Critical Solutions International (CSI) has received a contract for supply of its two-operator Husky Mark III vehicle mounted mine detectors (VMMDs) to the Turkish Army.
Awarded to CSI’s distributor IPA Defence and its strategic partner DCD Protected Mobility, the unspecified contract covers the supply of four Husky vehicles to help enhance mine and improvised explosive device (IED) detection, interrogation and clearance capabilities of the Turkish military.
Vehicles supplied under the contract will be fitted with several mission equipment packages, such as the Fassi M20AL lightweight composite interrogation arm, QinetiQ-NA-built rocket-propelled grenade net protection system (Q-Net), as well as a 360° situational awareness camera system, jointly manufactured by CSI and Torc Robotics.
CSI’s CEO, Mike McCormack, said the Husky vehicle selection represents Turkish government’s significant investment in saving lives and improving the capability of the national army.
”The two-operator Husky vehicle, equipped with the Fassi Interrogation Arm, Q-Net and a 360° camera system provides the essential technology for threat detection and interrogation, and will help protect the lives of service members and civilians,” McCormack said.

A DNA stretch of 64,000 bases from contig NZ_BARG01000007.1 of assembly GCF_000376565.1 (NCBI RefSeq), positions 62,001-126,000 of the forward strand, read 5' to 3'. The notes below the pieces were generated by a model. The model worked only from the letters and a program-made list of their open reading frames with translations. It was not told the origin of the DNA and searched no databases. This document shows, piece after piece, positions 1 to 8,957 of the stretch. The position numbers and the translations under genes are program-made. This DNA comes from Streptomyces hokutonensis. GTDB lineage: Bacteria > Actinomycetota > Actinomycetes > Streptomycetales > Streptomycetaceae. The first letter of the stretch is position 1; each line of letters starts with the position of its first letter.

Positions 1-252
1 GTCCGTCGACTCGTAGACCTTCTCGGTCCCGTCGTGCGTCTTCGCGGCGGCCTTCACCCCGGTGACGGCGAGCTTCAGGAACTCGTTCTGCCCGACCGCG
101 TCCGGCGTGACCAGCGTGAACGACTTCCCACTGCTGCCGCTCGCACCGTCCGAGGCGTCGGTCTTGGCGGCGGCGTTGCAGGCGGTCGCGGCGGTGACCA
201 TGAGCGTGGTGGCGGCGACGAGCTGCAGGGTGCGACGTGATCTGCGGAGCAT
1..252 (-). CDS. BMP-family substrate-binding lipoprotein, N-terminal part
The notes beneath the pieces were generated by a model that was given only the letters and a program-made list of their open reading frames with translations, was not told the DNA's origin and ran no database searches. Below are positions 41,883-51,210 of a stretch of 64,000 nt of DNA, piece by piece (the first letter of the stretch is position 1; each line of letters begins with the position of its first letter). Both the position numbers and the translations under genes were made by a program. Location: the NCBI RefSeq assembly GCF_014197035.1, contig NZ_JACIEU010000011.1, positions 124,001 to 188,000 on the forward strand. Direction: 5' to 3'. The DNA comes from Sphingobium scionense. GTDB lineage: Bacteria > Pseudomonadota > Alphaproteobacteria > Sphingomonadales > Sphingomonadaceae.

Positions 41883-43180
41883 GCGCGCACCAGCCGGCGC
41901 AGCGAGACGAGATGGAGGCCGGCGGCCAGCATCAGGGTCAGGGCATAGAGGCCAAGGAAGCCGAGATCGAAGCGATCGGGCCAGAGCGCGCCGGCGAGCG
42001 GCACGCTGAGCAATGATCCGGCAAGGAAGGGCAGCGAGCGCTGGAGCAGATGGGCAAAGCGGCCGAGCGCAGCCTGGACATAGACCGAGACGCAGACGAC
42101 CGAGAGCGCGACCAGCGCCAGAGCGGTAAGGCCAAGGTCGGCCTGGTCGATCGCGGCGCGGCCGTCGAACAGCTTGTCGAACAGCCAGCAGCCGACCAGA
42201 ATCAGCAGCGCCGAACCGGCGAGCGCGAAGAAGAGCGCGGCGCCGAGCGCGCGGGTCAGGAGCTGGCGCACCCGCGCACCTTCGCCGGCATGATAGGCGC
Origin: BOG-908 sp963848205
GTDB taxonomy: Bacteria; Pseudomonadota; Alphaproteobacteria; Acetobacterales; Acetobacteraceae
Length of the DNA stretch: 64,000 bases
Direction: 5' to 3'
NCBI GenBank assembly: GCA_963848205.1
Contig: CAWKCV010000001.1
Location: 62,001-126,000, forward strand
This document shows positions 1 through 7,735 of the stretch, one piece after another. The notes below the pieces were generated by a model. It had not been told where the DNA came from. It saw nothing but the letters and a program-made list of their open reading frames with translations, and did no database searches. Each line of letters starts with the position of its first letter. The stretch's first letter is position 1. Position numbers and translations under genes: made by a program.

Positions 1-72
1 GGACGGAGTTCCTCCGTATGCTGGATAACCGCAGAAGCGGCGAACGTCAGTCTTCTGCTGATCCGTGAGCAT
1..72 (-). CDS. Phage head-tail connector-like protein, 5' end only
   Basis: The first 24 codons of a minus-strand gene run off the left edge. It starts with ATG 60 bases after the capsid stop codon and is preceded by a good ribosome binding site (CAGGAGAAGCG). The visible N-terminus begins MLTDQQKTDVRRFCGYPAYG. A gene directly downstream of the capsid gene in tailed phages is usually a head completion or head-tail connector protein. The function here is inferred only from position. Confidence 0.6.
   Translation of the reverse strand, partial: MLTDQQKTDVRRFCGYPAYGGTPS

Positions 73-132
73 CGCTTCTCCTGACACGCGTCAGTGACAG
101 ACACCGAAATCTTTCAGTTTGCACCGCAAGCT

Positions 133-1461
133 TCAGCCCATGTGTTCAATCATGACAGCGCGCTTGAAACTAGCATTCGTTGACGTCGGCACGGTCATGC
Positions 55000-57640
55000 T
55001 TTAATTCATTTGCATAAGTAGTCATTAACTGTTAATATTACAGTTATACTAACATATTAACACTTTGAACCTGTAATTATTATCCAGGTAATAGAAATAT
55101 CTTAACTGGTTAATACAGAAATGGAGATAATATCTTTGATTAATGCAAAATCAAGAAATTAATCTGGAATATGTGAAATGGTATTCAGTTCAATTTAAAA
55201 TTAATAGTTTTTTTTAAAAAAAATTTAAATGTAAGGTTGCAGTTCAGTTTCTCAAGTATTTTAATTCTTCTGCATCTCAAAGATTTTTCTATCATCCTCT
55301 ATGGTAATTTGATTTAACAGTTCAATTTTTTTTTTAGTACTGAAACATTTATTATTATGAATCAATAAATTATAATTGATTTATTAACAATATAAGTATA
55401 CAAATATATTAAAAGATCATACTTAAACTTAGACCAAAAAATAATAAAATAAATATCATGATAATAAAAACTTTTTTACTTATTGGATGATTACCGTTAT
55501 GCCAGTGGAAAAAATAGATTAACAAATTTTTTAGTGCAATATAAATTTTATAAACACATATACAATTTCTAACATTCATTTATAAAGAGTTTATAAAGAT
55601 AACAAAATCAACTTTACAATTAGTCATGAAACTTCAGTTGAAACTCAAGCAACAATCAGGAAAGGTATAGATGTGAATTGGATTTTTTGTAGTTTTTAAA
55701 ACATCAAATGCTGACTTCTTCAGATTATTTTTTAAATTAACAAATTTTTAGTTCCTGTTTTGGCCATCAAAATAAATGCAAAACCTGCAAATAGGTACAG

”The IED is also not limited to recent US theatres of combat operations and international militaries are increasingly recognising the need to have this life-saving advanced detection capability.”
The Husky MK III VMMD is a single occupant mine-resistant landmine and IED detection vehicle, designed to enable rapid and efficient route clearance by creating safe passage for military convoys and civilian vehicles in both rural and urban environments.
An upgraded version of Husky VMMD, Husky MK III features a V-shaped hull to deflect any blast away from the operator and is also capable of rolling over a pressure-sensitive explosive device without triggering an explosion.
More than 500 Husky MK III vehicles have been used to date for operations in Iraq and Afghanistan.
Image: a Husky mine detection vehicle parked at the White Sands Missile Range in New Mexico, US. Photo: courtesy of the US Army.